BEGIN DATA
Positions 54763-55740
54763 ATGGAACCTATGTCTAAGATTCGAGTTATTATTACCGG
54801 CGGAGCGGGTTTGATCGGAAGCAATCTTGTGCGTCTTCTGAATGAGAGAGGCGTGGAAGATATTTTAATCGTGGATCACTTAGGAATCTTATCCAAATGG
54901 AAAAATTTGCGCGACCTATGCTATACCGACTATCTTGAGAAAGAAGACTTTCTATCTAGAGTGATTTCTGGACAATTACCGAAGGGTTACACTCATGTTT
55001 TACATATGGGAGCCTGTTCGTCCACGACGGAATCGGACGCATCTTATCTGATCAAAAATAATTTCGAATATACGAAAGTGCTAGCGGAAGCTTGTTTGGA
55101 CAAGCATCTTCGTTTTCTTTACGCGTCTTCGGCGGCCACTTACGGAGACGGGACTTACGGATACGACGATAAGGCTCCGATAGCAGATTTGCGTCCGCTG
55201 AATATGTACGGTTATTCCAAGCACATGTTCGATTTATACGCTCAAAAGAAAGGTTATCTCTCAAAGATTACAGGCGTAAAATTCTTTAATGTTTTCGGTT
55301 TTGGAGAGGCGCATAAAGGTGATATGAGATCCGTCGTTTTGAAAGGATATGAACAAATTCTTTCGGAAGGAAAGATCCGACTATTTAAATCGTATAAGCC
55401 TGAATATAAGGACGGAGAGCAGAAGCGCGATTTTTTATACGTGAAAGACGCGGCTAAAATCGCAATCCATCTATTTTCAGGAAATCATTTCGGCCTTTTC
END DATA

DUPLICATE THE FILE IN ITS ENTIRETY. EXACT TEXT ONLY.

Positions 54763-55740
54763 ATGGAACCTATGTCTAAGATTCGAGTTATTATTACCGG
54801 CGGAGCGGGTTTGATCGGAAGCAATCTTGTGCGTCTTCTGAATGAGAGAGGCGTGGAAGATATTTTAATCGTGGATCACTTAGGAATCTTATCCAAATGG
54901 AAAAATTTGCGCGACCTATGCTATACCGACTATCTTGAGAAAGAAGACTTTCTATCTAGAGTGATTTCTGGACAATTACCGAAGGGTTACACTCATGTTT
55001 TACATATGGGAGCCTGTTCGTCCACGACGGAATCGGACGCATCTTATCTGATCAAAAATAATTTCGAATATACGAAAGTGCTAGCGGAAGCTTGTTTGGA
55101 CAAGCATCTTCGTTTTCTTTACGCGTCTTCGGCGGCCACTTACGGAGACGGGACTTACGGATACGACGATAAGGCTCCGATAGCAGATTTGCGTCCGCTG
55201 AATATGTACGGTTATTCCAAGCACATGTTCGATTTATACGCTCAAAAGAAAGGTTATCTCTCAAAGATTACAGGCGTAAAATTCTTTAATGTTTTCGGTT
55301 TTGGAGAGGCGCATAAAGGTGATATGAGATCCGTCGTTTTGAAAGGATATGAACAAATTCTTTCGGAAGGAAAGATCCGACTATTTAAATCGTATAAGCC
55401 TGAATATAAGGACGGAGAGCAGAAGCGCGATTTTTTATACGTGAAAGACGCGGCTAAAATCGCAATCCATCTATTTTCAGGAAATCATTTCGGCCTTTTC